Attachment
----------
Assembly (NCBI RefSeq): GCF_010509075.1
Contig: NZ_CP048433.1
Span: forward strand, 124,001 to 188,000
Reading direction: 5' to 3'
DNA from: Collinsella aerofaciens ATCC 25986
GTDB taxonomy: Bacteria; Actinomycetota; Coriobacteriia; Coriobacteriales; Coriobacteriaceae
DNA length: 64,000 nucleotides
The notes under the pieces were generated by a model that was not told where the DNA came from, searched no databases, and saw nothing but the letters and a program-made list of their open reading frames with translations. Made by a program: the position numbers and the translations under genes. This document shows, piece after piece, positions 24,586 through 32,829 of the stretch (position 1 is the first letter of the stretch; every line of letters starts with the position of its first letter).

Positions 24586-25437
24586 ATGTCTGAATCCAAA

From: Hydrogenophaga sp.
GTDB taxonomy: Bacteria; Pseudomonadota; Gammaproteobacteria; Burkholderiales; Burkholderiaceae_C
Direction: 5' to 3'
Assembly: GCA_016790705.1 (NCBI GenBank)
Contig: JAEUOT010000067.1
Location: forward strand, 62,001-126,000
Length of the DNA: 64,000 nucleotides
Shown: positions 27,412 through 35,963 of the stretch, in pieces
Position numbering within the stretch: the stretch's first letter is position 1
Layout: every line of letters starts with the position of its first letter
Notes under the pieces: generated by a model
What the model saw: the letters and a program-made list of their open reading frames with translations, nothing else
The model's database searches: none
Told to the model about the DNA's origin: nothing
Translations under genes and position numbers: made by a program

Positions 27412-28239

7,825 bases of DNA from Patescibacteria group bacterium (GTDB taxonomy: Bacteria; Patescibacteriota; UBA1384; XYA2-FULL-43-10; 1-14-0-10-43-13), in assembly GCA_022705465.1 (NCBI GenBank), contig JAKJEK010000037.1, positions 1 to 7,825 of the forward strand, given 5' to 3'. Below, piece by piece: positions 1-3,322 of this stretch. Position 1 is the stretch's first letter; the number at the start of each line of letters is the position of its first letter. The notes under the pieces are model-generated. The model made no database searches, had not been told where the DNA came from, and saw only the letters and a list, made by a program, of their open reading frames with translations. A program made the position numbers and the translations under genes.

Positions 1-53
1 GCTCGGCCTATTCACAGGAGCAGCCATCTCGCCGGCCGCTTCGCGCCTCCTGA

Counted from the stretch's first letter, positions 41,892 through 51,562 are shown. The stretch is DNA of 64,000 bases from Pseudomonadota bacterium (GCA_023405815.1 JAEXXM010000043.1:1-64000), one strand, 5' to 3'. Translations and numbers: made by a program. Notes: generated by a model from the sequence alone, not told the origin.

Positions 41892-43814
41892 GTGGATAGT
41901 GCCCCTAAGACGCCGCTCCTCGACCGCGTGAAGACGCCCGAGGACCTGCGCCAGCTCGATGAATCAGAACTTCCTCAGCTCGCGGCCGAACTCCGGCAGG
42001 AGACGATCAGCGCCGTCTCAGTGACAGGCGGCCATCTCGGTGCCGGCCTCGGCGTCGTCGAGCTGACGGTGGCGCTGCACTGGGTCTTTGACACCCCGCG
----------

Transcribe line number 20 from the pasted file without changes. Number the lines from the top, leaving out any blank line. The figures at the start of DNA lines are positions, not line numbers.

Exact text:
Layout: every line of letters starts with the position of its first letter